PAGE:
New research published Tuesday in JAMA Pediatrics showed that the number of bariatric and metabolic surgeries among U.S. youth ages 10 to 19 has risen dramatically since 2016 — even during the pandemic, when cases of adult weight-loss surgeries plummeted. Between 2020 and 2021, the number of weight-loss surgeries in this age group soared 19%.
According to CNN, childhood obesity is a large problem, affecting one in five children, according to the Centers for Disease Control and Prevention (CDC). Surgeries to address the issue involve altering parts of the stomach and intestines so that the body absorbs food differently and the person feels fuller, faster.
In the past, weight loss surgeries were frowned upon for younger people, resulting in fewer referral rates from pediatricians and poor insurance coverage, write the authors of the recent research paper. But “Behavioral lifestyle interventions alone do not result in long-term, clinically important weight loss among youth with severe obesity,” they write. “In 2019, an American Academy of Pediatrics (AAP) policy statement highlighted the need for increased adolescent access to metabolic and bariatric surgery when medically indicated.”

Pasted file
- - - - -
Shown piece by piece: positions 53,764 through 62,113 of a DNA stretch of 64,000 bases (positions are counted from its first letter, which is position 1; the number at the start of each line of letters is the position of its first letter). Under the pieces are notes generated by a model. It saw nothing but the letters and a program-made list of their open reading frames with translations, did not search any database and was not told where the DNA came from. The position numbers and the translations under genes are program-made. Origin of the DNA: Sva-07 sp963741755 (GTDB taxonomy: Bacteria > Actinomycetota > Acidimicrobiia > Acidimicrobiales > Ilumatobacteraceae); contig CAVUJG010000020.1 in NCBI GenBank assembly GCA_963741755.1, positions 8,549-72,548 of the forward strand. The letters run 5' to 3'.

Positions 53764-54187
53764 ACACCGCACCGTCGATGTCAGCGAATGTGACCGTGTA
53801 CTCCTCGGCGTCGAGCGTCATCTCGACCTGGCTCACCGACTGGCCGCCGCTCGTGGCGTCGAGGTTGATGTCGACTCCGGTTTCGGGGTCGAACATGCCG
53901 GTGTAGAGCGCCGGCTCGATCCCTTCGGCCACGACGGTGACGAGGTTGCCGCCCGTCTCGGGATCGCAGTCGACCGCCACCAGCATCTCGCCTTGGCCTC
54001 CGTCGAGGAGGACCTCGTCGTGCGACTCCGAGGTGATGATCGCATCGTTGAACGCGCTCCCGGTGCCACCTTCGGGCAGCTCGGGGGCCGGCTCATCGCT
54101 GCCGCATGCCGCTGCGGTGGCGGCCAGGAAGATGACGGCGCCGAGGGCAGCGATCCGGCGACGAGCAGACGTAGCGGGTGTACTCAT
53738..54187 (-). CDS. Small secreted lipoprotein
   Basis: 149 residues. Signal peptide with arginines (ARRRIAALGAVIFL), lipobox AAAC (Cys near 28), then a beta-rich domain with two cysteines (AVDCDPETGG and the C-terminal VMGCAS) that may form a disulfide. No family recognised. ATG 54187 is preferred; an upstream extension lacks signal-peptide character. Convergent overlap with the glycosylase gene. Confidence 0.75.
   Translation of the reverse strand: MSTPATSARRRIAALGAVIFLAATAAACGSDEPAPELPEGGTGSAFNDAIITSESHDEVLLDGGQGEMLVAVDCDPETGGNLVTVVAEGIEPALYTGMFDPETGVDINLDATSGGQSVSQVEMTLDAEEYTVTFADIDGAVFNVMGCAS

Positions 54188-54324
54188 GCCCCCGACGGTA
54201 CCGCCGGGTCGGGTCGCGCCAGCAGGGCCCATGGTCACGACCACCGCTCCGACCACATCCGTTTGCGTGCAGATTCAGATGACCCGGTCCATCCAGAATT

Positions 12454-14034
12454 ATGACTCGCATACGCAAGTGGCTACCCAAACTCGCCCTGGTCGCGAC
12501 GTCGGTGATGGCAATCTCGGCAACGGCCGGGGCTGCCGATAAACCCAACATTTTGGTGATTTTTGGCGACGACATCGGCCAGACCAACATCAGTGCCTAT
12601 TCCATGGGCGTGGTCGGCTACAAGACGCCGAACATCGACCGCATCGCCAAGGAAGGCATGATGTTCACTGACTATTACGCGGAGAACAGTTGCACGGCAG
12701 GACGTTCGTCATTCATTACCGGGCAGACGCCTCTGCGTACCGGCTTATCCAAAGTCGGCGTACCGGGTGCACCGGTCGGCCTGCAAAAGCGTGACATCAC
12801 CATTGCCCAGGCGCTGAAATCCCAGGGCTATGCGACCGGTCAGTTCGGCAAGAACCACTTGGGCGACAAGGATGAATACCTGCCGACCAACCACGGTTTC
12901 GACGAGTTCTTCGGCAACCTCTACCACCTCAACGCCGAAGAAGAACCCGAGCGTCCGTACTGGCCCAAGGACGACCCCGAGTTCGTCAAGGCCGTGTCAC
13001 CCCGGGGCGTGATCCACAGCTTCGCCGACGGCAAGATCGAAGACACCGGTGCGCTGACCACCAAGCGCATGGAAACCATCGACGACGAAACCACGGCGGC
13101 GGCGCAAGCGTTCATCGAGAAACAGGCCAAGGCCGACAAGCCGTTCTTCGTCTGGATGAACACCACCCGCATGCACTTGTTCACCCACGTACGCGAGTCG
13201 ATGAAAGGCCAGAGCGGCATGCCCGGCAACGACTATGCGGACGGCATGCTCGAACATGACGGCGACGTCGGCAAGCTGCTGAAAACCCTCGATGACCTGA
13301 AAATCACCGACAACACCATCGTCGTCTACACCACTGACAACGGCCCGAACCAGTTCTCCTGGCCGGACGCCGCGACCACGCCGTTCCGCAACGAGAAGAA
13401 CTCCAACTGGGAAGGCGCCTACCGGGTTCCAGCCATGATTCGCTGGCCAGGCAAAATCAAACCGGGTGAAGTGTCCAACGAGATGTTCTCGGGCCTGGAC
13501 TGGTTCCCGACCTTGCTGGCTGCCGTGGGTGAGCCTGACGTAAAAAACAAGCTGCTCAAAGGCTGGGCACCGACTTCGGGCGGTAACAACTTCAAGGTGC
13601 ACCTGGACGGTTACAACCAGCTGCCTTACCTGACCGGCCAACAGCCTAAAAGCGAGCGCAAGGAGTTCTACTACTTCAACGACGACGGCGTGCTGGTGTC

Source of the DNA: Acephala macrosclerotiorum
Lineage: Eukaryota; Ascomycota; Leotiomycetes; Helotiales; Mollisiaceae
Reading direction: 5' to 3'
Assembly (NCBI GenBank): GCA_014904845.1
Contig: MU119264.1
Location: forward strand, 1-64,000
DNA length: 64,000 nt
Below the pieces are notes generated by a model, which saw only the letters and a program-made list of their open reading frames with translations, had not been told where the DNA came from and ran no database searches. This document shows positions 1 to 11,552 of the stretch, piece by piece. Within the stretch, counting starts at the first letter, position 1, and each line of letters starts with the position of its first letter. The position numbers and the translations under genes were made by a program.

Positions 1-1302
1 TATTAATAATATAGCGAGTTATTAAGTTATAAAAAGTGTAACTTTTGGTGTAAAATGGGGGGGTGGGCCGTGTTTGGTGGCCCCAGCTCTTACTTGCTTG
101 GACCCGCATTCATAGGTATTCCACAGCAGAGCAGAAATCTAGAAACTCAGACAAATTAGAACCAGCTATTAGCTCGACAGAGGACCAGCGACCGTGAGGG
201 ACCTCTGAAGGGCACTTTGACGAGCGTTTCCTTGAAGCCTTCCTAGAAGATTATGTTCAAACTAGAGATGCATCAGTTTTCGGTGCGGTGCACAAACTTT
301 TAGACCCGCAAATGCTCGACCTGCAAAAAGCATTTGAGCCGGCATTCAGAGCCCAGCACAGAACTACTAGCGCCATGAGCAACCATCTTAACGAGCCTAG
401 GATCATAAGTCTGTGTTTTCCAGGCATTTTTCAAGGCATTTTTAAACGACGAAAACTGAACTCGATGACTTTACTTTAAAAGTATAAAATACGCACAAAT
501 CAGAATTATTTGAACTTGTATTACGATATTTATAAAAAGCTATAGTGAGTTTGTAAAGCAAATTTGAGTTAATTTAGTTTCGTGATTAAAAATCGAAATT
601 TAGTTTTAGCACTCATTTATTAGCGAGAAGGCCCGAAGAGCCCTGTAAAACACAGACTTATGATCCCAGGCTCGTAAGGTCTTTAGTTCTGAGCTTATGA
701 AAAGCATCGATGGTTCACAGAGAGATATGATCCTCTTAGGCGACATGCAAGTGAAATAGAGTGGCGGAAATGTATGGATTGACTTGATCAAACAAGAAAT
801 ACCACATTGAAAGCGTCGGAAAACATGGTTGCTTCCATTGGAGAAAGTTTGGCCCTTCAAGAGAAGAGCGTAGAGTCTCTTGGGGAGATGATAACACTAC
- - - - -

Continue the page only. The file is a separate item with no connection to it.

And earlier this year, the AAP issued its first comprehensive guideline on evaluating and treating children and adolescents with obesity. The AAP stated that more than 14 million children and teenagers in the U.S. live with a “common chronic disease that has been stigmatized for years and is associated with serious short and long-term health concerns when left untreated, including cardiovascular diseases and Type 2 diabetes.” Severe obesity, defined as a body mass index at least 20% higher than what is considered obese, is becoming even more prevalent. Pediatric experts say there is no evidence that “watchful waiting” or delayed treatment is appropriate for these at-risk individuals, according to TIME.
Sarah Messiah, director of the Center for Pediatric Population Health at the University of Texas Health Science Center School of Public Health, and co-author of the new research says that the current data shows that adolescents and their parents are interested in pursuing surgery as a treatment option for obesity.
“Many studies show that cardiometabolic disease risk factors track strongly from childhood into adulthood,” she said, and surgery is a safe and effective treatment that allows adolescents to age more healthfully.
The CDC adds that childhood obesity is more prevalent in certain populations such as Black and Hispanic youth. The recent statistics show that weight loss surgery increased more than twice as much among these populations, up 42% among Black youth and 53% among Hispanic youth between 2020 and 2021, says CNN.
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